Dead Horse Point Panorama

Here is the promised panoramic version of the Dead Horse Point at sunrise. The full version is comprised of 8 vertical images, measuring approximately 32 megapixels with an aspect ratio of 2:1.

Dead Horse Point Panorama at Sunrise

All 8 shots were taken in Manual mode at f/8 and 1/10th of a second, ISO 200. Whenever you shoot panoramic images, always remember to switch to full manual mode to get identical exposure. You do not want your shutter speed or your aperture to change when you move from one point to another and shooting in manual will always yield consistent results for stitching software. Do not forget to disable Auto ISO as well – you want to keep your ISO at the lowest value for the best image quality. The above and other tips on panoramic photography can be found in my panoramic photography guide.

Colorado National Monument

The canyons at Colorado National Monument in Grand Junction are not as big as the ones in Canyonlands, but they are still beautiful. The landscape itself is different and plenty of plants and trees make this place another natural wonder of Colorado:

Colorado National Monument

The below image was taken during a rain storm that was hitting parts of Grand Junction in multiple spots. The sun came out for a second and lit up the side of the canyon and I was lucky to capture the moment!

Sunset at Colorado National Monument

Captured with Nikon D700 and Nikon 16-35 VR lens.

How to Make the Sky Blue in Lightroom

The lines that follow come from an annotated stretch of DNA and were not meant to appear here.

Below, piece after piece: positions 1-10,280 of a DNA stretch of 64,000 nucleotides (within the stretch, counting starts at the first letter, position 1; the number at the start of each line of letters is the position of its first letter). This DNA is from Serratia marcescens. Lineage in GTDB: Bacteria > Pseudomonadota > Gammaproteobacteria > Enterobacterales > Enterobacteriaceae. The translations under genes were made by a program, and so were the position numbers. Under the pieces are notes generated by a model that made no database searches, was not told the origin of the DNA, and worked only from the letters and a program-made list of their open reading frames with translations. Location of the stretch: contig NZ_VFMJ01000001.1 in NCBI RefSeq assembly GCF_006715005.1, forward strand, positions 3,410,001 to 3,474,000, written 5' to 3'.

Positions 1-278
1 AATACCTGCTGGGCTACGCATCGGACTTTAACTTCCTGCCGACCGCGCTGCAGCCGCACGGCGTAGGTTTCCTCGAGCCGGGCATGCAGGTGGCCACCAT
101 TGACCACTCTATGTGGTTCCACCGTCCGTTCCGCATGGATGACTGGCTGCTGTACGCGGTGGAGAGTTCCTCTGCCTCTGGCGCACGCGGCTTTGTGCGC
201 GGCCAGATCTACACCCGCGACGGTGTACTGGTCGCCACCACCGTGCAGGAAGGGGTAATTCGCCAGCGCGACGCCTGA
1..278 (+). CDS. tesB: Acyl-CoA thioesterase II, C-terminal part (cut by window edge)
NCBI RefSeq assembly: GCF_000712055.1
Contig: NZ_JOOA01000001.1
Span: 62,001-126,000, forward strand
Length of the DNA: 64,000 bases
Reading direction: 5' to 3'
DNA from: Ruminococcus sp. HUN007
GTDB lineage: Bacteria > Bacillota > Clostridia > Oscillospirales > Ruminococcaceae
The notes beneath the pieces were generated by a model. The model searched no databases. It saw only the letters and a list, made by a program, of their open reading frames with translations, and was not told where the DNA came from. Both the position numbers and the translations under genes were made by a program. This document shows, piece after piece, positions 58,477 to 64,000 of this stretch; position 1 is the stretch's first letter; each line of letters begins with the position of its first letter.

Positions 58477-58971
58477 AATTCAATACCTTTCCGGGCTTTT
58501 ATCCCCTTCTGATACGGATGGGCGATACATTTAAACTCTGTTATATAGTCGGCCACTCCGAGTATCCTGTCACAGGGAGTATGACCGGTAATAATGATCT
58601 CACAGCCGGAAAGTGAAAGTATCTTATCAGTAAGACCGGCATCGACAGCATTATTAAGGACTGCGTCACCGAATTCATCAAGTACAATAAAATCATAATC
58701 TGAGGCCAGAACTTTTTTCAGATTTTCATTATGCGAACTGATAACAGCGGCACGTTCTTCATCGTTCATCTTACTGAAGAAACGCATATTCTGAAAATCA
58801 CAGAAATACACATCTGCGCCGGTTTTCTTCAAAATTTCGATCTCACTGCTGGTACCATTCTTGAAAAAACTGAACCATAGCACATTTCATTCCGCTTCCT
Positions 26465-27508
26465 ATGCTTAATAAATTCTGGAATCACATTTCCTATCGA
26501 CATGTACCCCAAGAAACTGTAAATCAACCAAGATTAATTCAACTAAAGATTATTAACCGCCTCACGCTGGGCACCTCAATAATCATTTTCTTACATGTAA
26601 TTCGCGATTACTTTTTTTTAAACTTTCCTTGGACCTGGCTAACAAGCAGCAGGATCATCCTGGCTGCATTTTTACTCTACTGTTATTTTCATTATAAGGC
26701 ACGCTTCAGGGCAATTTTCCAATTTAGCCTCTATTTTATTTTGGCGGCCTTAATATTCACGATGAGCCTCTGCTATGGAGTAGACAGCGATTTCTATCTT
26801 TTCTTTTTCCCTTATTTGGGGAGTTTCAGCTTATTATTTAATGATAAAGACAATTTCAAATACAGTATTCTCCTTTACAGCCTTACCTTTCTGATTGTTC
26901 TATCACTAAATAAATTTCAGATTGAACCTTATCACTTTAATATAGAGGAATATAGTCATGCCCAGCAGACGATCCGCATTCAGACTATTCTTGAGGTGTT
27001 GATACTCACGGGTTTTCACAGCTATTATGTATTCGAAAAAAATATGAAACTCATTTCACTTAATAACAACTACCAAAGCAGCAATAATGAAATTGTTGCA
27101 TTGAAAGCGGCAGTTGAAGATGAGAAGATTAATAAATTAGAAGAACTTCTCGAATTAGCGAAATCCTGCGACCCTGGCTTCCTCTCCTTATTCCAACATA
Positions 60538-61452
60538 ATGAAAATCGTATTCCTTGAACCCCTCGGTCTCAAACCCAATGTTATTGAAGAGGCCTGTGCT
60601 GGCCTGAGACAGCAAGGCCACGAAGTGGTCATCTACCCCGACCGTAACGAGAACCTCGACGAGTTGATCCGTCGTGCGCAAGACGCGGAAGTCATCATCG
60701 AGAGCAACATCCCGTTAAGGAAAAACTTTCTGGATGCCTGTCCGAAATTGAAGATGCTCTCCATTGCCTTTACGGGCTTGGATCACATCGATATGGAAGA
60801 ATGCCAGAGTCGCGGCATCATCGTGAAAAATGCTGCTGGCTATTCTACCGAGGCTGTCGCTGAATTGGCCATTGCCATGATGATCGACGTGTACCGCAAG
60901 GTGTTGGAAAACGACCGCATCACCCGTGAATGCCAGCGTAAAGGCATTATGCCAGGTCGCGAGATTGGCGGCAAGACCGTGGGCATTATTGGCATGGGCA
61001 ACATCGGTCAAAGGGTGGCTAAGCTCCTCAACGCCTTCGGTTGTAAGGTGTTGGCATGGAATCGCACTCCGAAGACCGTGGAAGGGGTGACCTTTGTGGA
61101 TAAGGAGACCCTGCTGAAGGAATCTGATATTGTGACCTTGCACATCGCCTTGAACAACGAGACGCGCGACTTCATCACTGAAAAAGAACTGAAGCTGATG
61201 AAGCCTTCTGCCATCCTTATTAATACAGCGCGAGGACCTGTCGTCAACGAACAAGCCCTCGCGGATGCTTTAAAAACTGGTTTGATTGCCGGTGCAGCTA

One of the biggest frustrations in photography is the fact that our cameras are not able to fully capture the light and the dark tones that we can normally see with our eyes, which is known as “dynamic range”. How many times have you seen situations when the sky is blue and beautiful, but it comes out very pale or gray in your photographs? There are other cases, when the sky is not blue at all, but you still want it to be blue in your picture. Gladly, the problem can be easily fixed in Lightroom, as long as the rest of the picture is fine.

In this tutorial, I will show you how you can transform the sky from light-blue/gray:

Original Image

To darker blue:

Snow and Blue Sky

1) Graduated Filter Tool

In the past, if you wanted to fix the sky in a photograph, you had to open it in Photoshop, then work with it through layers and masks. With the introduction of Lightroom 2, Adobe provided plenty of great functions within Lightroom without having to use Photoshop. These new functions truly save a lot of time, because you can copy-paste the same settings from one picture to another, especially when working with panoramas.

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Trip to Utah – Part 2

This is the second part of my trip log to Utah.

As we wrapped up Arches, we headed up to Canyonlands National Park while the weather was still OK. Afternoon at Canyonlands turned out to be rather productive and the sky got filled up with some gorgeous multi-layered clouds: